For University of Waikato students, the added bonus is that this is a registered Employability Plus Programme (EPP) opportunity – ensuring that the practical skills and experience gained through volunteering are highlighted to help new graduates stand out to prospective employers. The work-ready skills that students could expect to gain from volunteering with Recreate NZ include; leadership and communication skills, flexibility, perseverance and empathy. Such 'soft skills' may look great on the CV, but it's more than that - volunteers also gain a greater perspective of the challenges that disabled youth face every day.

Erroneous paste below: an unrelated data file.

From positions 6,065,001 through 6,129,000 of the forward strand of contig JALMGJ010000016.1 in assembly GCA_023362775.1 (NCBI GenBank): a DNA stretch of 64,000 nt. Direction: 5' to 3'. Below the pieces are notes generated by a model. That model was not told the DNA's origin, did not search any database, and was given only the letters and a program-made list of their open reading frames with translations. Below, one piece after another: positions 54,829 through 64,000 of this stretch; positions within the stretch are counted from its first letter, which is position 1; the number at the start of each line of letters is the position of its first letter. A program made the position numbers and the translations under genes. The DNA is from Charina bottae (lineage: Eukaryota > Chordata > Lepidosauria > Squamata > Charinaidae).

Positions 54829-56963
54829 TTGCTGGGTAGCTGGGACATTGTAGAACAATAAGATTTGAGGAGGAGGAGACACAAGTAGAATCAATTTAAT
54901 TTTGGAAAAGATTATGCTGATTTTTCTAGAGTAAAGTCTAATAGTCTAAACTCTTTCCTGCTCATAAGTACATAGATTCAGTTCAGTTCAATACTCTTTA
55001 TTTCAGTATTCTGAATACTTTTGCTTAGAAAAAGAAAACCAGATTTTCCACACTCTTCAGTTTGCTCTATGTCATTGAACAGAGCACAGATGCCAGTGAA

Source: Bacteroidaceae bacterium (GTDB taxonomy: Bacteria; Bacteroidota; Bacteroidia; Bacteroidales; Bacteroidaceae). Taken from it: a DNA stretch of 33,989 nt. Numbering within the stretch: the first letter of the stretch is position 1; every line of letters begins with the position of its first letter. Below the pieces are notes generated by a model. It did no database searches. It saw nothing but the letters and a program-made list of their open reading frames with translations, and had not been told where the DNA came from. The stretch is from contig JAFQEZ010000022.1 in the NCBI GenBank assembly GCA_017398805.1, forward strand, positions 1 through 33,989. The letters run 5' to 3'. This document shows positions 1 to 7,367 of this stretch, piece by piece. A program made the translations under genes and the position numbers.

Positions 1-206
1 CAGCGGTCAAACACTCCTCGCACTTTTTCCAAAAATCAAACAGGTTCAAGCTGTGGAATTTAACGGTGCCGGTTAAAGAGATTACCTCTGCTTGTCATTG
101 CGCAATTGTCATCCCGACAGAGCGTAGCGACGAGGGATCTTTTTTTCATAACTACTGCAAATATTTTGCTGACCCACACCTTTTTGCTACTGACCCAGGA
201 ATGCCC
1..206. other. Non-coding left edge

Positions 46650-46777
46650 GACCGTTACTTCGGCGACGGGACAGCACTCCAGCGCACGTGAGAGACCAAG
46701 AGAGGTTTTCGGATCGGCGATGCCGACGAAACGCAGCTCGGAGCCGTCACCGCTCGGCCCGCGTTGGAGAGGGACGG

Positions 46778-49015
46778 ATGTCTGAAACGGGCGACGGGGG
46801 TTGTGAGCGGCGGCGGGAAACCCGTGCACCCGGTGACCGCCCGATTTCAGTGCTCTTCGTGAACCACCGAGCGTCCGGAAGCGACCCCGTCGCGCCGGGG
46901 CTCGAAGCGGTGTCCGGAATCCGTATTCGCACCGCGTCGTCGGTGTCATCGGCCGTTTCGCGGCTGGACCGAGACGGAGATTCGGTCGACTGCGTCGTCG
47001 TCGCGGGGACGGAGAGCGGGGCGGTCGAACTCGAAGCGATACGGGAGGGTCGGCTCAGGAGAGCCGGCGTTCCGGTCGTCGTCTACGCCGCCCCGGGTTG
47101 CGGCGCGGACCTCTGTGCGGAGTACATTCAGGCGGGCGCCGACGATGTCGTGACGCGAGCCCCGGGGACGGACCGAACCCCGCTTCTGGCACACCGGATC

”The organisation’s philosophy is to support young people to live meaningful lives where they are valued for who they are,” says Emma. “Volunteering is all about coming along on our programmes, being a role model and friend to the young people, and encouraging them to get involved and have fun.”

The aim is to have young people supporting young people, so volunteers must be over 15 years old and, ideally, be of a similar age to the participants. The time commitment could be as little as one evening per school term or as much as signing up for every event on offer.

“Previously we’ve done trips to the movies, water parks, zorbing, or further afield to Hobbiton. For any of the activities we do, the volunteer’s participation costs are paid by Recreate NZ,” says Emma.